Pontiac felt the pinch by 1979 but continued fitting large-capacity V8s to its performance models when others had thrown them in the “too hard” basket. The engine bay of our feature Trans Am houses the 403ci Oldsmobile V8 producing 185hp. Buyers had no choice but to back that motor with a three-speed Hydramatic transmission, with power steering and power brakes standard issue for this model. Modest power output and a curb weight of 3,662lbs makes the ¼-mile ET of 16.6 seconds no surprise. However, that was about as good as buyers expected at the height of The Malaise Era. The seller indicates the original owner drove this beauty sparingly, with it spending most of its life hidden away in his garage. That approach makes the odometer reading of 21,451 genuine miles no surprise, although they don’t mention the presence of verifying evidence. Although the original owner didn’t spend much time behind the wheel, he maintained the car meticulously. It runs and drives as well as it did the day he took delivery from Porterfield Wilson Pontiac in Detroit, Michigan. If you seek a turnkey classic, this could be a hot candidate.

I’ve always been a fan of the Second Generation Trans Am, and I believe it holds a difficult-to-define slight styling edge over its Camaro cousin. It is common to find these classics developing rust problems, but a history of careful ownership leaves this one rust-free and remarkably well-preserved. If I were to buy it, I would probably refit the original wheels because that is what a survivor of this caliber deserves. The bidding has been subdued, but the ongoing popularity of the ’79 Trans Am means the situation could change at any time. If it spirals and soars beyond $30,000, do you think someone will throw caution to the wind and hit the BIN button? If that happens, I won’t be surprised.

Comments

  1. john

    Bidding at $19,700 (9-21-2022 11:18 Eastern) reserve still not met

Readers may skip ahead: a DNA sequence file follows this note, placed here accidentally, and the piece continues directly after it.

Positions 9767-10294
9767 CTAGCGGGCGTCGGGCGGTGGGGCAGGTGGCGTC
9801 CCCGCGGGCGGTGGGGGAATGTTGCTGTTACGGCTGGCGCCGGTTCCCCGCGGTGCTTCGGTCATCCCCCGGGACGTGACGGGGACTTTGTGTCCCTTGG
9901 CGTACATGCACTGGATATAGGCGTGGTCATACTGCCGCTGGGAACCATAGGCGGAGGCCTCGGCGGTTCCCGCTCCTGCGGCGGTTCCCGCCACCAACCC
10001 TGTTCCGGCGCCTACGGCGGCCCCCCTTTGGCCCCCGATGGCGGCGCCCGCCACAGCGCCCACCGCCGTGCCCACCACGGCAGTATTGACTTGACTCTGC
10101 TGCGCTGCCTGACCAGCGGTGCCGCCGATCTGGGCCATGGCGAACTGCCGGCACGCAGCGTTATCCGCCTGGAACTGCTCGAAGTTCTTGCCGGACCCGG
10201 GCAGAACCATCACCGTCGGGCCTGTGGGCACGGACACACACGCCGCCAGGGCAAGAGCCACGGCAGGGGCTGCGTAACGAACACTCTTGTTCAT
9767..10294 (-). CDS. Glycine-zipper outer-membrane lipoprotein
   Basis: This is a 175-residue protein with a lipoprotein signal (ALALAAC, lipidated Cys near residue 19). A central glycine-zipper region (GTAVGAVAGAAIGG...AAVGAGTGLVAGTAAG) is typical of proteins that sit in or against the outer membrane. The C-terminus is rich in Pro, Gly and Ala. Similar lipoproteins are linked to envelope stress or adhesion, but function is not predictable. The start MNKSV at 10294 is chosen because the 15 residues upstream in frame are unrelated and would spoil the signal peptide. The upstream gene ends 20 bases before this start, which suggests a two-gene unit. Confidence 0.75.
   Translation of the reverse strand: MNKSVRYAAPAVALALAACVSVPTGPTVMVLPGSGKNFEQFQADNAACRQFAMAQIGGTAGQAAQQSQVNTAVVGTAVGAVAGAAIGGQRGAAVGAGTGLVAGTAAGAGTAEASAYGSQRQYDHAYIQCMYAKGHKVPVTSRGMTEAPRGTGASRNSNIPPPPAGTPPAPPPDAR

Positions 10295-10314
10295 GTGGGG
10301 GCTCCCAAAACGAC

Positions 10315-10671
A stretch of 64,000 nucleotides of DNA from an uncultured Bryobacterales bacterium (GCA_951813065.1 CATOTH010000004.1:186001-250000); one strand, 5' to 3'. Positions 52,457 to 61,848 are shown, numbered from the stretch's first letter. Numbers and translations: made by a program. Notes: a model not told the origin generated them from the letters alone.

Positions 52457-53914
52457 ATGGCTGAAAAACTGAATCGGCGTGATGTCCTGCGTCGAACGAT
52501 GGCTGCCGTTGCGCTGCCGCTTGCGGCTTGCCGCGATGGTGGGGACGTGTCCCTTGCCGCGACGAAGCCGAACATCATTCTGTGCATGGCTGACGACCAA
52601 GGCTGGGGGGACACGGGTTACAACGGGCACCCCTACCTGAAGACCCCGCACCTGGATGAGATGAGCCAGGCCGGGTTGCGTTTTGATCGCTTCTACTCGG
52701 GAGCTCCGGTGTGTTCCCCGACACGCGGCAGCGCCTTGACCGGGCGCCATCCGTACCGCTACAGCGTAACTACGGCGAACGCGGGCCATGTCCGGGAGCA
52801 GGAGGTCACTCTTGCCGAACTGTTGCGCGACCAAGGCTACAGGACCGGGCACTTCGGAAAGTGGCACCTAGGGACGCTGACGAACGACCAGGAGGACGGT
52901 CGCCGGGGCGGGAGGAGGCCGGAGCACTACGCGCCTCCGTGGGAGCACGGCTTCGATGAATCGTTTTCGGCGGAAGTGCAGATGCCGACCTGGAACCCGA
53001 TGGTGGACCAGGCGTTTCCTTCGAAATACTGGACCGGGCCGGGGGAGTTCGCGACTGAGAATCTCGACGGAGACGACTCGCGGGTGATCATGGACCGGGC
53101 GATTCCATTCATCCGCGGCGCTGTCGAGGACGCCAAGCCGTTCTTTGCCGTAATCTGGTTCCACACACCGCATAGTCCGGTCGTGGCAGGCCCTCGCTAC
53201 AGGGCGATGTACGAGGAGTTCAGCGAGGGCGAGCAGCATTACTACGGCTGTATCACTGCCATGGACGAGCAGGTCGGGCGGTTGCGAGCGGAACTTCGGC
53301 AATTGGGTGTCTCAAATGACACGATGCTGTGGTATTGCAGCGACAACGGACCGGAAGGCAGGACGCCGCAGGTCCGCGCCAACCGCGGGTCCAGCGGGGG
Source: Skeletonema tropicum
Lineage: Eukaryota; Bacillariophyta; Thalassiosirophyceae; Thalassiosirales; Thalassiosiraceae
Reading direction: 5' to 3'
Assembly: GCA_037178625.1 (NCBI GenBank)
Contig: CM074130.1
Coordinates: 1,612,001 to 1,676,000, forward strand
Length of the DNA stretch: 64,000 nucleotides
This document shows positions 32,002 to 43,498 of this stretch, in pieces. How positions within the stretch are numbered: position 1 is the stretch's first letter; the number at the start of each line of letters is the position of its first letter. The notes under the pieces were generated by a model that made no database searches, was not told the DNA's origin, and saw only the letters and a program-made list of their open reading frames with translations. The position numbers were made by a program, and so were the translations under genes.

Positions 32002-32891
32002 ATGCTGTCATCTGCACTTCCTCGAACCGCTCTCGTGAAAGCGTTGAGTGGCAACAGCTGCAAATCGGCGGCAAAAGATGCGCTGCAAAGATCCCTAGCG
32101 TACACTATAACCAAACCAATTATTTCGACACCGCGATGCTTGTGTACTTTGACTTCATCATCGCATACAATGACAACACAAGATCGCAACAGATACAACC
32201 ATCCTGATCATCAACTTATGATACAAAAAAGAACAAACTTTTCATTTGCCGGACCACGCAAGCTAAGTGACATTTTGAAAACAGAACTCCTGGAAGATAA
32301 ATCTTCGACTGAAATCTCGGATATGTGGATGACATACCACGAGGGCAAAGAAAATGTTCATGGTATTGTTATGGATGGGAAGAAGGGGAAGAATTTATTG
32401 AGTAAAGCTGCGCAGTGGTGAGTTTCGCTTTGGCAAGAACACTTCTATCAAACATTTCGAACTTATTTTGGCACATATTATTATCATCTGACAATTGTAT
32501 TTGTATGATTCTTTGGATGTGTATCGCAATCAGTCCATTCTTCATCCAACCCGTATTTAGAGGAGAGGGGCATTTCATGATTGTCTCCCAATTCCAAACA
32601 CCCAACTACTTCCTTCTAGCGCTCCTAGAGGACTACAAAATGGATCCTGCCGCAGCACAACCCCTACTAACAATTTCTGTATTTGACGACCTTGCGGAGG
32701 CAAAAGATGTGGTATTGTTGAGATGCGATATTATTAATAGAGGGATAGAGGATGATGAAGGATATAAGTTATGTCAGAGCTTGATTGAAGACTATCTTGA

2. Mikefromthehammer

    Now up to $20,100 and reserve not met.

  3. Mike

    That steering wheel is -not- covered in leather.

    Like 2
  4. Terry Shanahan

    Saving a car is the worst finantial investment you could ever make. At a conservitive rate of 5% compounded the 8k would be worth at least double of what this guy is asking. Not to mention the insurance, licence, and upkeep. He paid a lot for the enjoyment of owning this car.

    Like 4
    • FireAxeGXP

      First cars are NOT investments. They provide transportation at a minimum and class, style, and pleasure. Cars are not about Scrooge type losers who pinch pennies and take calculators to the grocery either.
      Second have a clue wtf you’re talking about. There is NO %5 ROR anywhere today and after broker’s fees and commisions, 5% has been nearly impossible to achieve for the past 20 years.
      That 93 year old original owner knee how to live. A lesson he clearly could teach to some ASININE commenters here on BF.

      Like 10
      • Terry Shanahan

        Disagreeing with me is fine but to be ignorant about it is not. First off the 93 year old was around 50 back in the day, hardly an old geezer. If he seldom drove it it makes me wonder why he bought it.FYI I am into the hobby and always buy the nicest I can find for a fair price. No garage queens, I drive them all…If you couldn’t at least average a 5% return on an investment annually over the past 43 years you do need a finantial advisor.